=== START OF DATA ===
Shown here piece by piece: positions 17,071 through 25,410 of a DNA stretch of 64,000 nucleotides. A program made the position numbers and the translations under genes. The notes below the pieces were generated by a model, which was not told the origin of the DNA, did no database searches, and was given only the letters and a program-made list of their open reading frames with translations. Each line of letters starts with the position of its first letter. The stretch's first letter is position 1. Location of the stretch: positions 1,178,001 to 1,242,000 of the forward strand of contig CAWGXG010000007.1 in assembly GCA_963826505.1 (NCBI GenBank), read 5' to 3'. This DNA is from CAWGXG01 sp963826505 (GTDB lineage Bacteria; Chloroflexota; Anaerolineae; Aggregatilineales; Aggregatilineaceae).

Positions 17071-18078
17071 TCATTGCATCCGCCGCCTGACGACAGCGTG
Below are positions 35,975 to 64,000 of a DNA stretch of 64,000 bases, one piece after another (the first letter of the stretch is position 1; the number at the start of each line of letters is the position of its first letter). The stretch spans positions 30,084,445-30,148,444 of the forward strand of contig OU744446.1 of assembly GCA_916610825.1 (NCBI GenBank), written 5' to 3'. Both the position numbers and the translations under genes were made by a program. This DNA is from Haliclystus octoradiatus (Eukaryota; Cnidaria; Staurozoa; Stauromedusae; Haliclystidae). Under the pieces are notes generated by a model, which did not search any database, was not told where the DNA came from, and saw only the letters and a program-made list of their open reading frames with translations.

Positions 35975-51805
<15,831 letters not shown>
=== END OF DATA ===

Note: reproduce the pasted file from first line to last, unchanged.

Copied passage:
Shown here piece by piece: positions 17,071 through 25,410 of a DNA stretch of 64,000 nucleotides. A program made the position numbers and the translations under genes. The notes below the pieces were generated by a model, which was not told the origin of the DNA, did no database searches, and was given only the letters and a program-made list of their open reading frames with translations. Each line of letters starts with the position of its first letter. The stretch's first letter is position 1. Location of the stretch: positions 1,178,001 to 1,242,000 of the forward strand of contig CAWGXG010000007.1 in assembly GCA_963826505.1 (NCBI GenBank), read 5' to 3'. This DNA is from CAWGXG01 sp963826505 (GTDB lineage Bacteria; Chloroflexota; Anaerolineae; Aggregatilineales; Aggregatilineaceae).

Positions 17071-18078
17071 TCATTGCATCCGCCGCCTGACGACAGCGTG
Below are positions 35,975 to 64,000 of a DNA stretch of 64,000 bases, one piece after another (the first letter of the stretch is position 1; the number at the start of each line of letters is the position of its first letter). The stretch spans positions 30,084,445-30,148,444 of the forward strand of contig OU744446.1 of assembly GCA_916610825.1 (NCBI GenBank), written 5' to 3'. Both the position numbers and the translations under genes were made by a program. This DNA is from Haliclystus octoradiatus (Eukaryota; Cnidaria; Staurozoa; Stauromedusae; Haliclystidae). Under the pieces are notes generated by a model, which did not search any database, was not told where the DNA came from, and saw only the letters and a program-made list of their open reading frames with translations.

Positions 35975-51805
<15,831 letters not shown>